“Holly woodland” follows
private detective Louis Simo
(Adrien Brody, “The Pianist”),
COURTESY OF MCT
Adrien Brody stars in Allen Coulter’s “Hollywoodland,” a Focus Features release.
who is down on his luck and
always looking for the easy
buck.
Everyone was ready to rule
the death a suicide until Simo
starts slinging around accusations of foul play involving
Reeves’ death.
The film then starts to
jump back and forth from
Simo trying to piece together
the mystery, to Reeves landing the role of Superman and
hating almost every minute
of it.
As Simo begins unraveling
different death scenarios, the
movie intertwines a subplot
involving Simo’s family life,
which falls flat.
T he good news about
“Hollywoodland” is that it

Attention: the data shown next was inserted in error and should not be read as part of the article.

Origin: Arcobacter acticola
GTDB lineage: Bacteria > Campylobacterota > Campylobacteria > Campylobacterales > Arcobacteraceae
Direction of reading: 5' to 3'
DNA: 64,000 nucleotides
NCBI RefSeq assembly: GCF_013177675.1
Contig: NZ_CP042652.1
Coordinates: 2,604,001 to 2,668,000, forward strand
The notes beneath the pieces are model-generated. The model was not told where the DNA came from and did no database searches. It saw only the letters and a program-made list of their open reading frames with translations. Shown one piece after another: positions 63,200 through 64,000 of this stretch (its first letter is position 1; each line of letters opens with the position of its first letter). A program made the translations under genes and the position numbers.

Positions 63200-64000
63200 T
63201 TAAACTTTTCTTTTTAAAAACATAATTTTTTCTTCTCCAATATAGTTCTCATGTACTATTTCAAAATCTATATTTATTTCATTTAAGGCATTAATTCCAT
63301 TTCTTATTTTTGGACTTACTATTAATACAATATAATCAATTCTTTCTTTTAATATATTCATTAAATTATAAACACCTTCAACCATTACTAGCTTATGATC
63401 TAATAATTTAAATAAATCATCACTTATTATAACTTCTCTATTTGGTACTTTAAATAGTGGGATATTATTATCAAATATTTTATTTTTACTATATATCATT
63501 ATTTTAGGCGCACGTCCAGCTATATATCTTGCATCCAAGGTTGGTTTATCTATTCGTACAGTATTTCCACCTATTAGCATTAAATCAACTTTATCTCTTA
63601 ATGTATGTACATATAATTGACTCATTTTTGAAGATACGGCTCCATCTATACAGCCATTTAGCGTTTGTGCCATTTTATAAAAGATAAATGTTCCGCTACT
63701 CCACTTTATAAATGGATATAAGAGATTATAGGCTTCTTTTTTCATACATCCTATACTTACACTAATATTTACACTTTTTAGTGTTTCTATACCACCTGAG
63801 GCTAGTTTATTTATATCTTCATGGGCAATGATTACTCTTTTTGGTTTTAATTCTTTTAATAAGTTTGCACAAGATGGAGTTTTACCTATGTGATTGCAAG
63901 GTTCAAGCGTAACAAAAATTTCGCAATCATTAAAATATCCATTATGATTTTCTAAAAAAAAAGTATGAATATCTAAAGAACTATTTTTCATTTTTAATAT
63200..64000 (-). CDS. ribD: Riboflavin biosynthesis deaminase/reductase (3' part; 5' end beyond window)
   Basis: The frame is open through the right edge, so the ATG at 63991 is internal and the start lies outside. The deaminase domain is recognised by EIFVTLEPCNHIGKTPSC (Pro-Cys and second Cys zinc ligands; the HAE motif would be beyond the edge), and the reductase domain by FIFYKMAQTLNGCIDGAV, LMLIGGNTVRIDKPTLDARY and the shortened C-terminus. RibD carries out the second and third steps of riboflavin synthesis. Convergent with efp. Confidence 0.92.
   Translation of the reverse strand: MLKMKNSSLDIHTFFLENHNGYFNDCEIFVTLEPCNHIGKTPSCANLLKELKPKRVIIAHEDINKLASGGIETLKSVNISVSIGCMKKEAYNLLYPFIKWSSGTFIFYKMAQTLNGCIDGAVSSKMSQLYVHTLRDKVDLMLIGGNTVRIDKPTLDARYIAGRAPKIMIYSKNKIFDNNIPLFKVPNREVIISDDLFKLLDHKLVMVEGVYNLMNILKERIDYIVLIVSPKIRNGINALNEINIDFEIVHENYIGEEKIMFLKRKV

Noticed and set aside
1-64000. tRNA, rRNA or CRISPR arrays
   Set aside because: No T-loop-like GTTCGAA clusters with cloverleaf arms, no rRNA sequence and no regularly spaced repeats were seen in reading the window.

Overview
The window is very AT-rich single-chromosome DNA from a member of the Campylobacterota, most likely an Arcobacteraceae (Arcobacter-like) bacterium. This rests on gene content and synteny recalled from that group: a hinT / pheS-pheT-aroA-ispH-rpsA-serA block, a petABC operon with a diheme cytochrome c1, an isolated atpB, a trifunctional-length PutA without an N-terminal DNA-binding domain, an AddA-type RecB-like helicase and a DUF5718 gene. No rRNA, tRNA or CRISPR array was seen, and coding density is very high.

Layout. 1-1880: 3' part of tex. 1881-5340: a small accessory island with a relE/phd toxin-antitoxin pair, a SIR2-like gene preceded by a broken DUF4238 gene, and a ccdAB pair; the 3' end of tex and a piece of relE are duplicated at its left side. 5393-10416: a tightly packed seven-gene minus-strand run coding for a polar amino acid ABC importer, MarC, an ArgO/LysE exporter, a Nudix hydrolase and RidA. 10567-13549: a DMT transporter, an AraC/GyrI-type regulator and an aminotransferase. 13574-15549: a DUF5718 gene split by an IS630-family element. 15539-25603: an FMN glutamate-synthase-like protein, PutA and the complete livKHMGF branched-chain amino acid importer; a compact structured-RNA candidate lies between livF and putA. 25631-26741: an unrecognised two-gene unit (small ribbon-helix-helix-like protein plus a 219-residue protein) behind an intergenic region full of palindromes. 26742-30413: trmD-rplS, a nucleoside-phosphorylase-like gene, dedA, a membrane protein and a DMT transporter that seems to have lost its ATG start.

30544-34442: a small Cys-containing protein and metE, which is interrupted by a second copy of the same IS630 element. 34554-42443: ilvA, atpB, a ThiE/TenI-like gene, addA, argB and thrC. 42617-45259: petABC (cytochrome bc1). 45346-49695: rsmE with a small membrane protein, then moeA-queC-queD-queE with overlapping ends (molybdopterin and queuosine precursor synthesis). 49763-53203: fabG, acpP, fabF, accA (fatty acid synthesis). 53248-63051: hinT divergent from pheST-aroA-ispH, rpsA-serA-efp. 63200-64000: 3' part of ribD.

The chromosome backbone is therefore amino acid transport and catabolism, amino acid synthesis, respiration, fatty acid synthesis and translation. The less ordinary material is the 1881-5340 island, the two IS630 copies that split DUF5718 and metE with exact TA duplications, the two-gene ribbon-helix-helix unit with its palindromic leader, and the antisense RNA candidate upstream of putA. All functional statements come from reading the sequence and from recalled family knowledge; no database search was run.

is saved, to some degree,
by t he excel lent ac ti ng
throughout the movie — I
am including Affleck in this
category.
The standout actor is, without a doubt, Diane Lane, who,
as a betrayed mistress, hits all
the right notes. Her role in
“Hollywoodland” could possibly earn Lane her second
Academy Award nomination
in this decade.
The main problem with
“Hollywoodland” is that it
moves slower than window
pane glass in the dead of winter, has too many subplots and
is unable to form any type of
conclusion.
By the end of the film,
the audience could care less
about what really happened
to Reeves because the majority of screen time is devoted
to Simo’s hardships that are
never resolved.
“Hollywoodland” falls into
the category of a well-acted
and superbly filmed movie,
yet simply lacks solid direction. Go see this movie if you
are looking to see an actor’s
movie, but stay away if you
want a movie that wraps up
all the loose ends.
COURTESY OF Big Fat Car Management
Geoff Koch, a rising singer songwriter, will perform in Fort Worth at 8 p.m. Friday at Jack’s Off The Wall.
Musician on the rise to visit Fort Worth